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Radiation from past nuclear testing can detect illegal ivory sales

July 1, 2013 at 3:49 PM   |   Comments

SALT LAKE CITY, July 1 (UPI) -- Tons of illegal ivory are still sold by dealers who claim it was taken before a worldwide ban, but a new procedure can tests those claims, U.S. researchers say.

Poachers who kill elephants and dealers who sell tusks and ivory are up against a new weapon in the form of a test developed by University of Utah scientists.

By measuring radioactive carbon-14 from atmospheric nuclear bomb tests deposited in tusks and teeth, the method reveals the year an animal died, and thus whether the ivory was taken illegally, a university release reported Monday.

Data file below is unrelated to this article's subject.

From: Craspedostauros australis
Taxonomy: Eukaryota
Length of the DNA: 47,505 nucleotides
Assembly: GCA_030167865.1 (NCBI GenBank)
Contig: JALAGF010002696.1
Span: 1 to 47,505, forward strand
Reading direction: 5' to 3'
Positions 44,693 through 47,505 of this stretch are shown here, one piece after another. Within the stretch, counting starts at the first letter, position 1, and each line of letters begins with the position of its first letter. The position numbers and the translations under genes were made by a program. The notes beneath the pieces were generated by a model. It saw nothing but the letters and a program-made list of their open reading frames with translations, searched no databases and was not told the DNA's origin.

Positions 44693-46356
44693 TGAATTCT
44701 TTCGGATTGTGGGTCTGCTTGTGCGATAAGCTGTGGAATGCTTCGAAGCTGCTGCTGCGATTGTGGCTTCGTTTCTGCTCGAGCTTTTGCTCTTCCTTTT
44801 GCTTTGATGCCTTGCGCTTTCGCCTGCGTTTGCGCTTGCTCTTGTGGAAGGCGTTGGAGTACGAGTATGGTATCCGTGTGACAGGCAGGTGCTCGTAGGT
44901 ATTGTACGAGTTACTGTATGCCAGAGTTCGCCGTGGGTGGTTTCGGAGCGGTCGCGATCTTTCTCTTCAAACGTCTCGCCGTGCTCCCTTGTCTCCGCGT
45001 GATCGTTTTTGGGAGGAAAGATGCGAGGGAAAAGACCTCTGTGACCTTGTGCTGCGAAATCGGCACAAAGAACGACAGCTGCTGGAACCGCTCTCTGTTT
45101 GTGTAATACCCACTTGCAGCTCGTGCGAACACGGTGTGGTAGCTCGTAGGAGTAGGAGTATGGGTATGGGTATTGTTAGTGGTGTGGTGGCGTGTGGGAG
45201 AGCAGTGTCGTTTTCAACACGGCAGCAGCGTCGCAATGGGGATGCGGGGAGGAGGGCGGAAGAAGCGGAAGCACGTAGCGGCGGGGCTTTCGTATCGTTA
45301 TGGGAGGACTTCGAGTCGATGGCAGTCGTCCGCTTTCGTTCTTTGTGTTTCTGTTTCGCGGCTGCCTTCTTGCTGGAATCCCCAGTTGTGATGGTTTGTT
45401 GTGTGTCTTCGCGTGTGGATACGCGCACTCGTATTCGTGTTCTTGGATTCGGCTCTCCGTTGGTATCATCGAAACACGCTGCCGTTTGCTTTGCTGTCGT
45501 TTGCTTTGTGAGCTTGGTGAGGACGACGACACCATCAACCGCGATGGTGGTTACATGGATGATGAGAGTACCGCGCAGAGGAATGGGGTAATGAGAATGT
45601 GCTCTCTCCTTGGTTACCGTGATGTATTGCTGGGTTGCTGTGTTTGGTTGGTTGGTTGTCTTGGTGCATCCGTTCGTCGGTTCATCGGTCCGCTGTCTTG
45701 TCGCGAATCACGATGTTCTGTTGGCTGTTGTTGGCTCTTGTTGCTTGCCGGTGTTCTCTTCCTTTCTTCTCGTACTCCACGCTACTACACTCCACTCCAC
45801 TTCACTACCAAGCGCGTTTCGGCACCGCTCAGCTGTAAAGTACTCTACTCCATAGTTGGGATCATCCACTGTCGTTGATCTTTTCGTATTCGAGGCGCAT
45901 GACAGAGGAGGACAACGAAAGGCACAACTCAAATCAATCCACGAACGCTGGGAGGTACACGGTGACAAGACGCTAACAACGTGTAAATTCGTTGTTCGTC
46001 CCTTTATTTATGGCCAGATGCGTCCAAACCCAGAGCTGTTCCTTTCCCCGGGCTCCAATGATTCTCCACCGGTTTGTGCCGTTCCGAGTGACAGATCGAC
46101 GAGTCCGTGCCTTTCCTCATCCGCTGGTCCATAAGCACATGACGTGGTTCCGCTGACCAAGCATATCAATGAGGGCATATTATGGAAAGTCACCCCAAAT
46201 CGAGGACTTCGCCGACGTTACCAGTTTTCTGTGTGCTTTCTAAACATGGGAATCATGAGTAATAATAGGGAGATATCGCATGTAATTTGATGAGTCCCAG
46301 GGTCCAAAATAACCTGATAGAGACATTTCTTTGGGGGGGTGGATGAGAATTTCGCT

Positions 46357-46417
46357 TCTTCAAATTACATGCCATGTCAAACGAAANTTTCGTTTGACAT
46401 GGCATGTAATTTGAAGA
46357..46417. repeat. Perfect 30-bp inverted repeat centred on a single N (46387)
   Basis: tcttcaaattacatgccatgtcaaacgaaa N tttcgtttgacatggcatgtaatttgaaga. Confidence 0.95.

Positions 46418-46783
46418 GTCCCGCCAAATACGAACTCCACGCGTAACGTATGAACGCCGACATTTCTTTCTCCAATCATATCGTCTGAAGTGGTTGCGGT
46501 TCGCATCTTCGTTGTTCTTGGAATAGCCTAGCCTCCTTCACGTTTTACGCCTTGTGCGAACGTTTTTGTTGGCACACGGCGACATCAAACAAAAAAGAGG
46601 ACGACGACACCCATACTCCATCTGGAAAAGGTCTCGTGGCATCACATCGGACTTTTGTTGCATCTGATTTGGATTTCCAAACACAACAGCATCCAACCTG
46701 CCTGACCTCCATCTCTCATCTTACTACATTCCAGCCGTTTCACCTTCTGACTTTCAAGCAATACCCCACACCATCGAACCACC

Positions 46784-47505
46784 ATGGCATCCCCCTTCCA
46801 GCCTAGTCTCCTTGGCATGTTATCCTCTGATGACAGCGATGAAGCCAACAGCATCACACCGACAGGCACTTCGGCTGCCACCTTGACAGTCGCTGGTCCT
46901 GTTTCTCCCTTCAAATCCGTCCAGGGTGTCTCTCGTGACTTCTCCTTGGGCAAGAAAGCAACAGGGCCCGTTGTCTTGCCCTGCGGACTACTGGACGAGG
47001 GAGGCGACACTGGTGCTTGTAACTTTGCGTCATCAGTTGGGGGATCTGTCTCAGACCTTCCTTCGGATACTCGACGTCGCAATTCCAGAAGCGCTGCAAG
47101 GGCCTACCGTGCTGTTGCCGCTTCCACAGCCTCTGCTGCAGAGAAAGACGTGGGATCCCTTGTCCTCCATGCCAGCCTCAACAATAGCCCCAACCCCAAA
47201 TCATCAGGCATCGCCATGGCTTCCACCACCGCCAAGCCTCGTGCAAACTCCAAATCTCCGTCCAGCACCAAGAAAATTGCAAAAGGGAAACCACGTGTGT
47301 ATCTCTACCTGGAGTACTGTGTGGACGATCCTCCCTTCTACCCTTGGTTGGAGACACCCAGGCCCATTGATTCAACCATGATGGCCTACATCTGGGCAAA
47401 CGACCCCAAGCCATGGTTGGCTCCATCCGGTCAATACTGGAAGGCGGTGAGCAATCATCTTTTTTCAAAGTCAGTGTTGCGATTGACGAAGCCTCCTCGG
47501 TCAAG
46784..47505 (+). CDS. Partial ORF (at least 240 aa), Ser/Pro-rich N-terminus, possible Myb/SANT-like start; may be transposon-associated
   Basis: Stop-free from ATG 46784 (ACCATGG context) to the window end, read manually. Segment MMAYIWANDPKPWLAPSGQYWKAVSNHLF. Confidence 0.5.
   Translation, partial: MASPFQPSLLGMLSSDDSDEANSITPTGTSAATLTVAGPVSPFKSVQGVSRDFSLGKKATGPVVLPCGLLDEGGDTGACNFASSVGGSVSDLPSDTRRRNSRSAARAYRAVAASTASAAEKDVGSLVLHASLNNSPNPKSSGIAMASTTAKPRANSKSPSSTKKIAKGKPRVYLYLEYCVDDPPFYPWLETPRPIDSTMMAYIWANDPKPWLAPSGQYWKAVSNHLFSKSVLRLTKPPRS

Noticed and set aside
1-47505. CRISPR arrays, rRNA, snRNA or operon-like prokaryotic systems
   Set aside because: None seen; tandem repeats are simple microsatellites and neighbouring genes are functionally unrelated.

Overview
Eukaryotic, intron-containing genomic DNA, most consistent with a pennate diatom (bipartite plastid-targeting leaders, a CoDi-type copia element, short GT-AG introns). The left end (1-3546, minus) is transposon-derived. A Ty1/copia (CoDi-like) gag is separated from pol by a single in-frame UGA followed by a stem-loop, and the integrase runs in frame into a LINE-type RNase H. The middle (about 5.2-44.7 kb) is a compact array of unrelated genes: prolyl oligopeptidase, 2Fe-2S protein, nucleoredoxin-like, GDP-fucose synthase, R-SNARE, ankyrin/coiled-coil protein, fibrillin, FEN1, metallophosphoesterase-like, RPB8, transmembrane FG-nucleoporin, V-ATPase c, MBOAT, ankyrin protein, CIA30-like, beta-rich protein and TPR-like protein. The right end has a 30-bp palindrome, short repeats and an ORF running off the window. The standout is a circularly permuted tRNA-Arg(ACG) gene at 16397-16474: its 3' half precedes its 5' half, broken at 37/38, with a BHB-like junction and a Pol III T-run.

"This could be used in specific cases of ivory seizures to determine when the ivory was obtained and thus whether it is legal," geochemist Thure Cerling said.

International agreements banned most trade of raw ivory from Asian elephants after 1975 and African elephants after 1989.

The new test uses a "bomb curve," a graph showing changes in carbon-14 levels in the atmosphere from U.S. and Soviet atmospheric nuclear weapons tests in Nevada and Siberia from 1952 through 1962.

Although those levels peaked in the 1960s and have declined ever since, they are still are absorbed by and measurable in plant and animal tissues, the researchers said.

"With an accurate age of the ivory, we can verify if the trade is legal or not" when the age is combined with existing DNA analysis to determine if an elephant is from Africa or Asia, lead study author Kevin Uno said.

"Currently 30,000 elephants a year are slaughtered for their tusks, so there is a desperate need to enforce the international trade ban and reduce demand," he said.

The study was published in the journal Proceedings of the National Academy of Sciences.

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